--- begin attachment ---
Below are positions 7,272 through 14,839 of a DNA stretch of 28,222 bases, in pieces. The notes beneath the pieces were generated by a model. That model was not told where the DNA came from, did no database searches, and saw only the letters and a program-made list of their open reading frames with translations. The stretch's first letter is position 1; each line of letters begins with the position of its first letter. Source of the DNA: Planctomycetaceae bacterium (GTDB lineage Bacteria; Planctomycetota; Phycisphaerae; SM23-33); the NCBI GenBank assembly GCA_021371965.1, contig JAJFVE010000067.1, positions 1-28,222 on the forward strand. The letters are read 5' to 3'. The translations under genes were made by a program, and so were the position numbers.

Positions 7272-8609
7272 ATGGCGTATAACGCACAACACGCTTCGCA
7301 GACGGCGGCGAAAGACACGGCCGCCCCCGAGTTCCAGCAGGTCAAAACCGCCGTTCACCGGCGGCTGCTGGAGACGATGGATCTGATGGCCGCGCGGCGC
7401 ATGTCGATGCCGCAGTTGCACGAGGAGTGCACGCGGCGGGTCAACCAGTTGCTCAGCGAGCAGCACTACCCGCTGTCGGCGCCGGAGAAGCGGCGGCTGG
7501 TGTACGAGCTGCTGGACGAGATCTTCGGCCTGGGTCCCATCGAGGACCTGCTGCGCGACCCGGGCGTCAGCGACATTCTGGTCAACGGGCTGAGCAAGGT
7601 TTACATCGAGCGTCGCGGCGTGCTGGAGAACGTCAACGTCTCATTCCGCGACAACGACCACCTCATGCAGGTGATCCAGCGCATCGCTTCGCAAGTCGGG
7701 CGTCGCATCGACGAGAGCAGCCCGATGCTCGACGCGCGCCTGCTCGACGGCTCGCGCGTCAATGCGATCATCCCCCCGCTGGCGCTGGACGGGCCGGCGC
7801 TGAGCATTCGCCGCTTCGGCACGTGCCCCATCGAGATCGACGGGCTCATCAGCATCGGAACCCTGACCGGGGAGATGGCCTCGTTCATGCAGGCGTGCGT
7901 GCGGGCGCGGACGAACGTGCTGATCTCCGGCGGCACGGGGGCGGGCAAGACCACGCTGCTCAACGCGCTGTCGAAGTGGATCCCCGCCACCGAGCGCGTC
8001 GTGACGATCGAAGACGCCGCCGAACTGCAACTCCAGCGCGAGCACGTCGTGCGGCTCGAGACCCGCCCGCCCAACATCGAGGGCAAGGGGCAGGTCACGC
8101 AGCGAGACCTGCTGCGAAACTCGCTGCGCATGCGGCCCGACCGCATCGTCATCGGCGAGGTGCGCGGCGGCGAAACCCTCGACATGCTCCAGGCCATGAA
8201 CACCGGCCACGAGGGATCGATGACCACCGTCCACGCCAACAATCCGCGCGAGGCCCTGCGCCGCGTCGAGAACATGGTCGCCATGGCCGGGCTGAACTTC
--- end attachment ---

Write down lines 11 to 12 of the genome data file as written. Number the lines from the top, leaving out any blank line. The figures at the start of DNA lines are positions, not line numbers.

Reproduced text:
8001 GTGACGATCGAAGACGCCGCCGAACTGCAACTCCAGCGCGAGCACGTCGTGCGGCTCGAGACCCGCCCGCCCAACATCGAGGGCAAGGGGCAGGTCACGC
8101 AGCGAGACCTGCTGCGAAACTCGCTGCGCATGCGGCCCGACCGCATCGTCATCGGCGAGGTGCGCGGCGGCGAAACCCTCGACATGCTCCAGGCCATGAA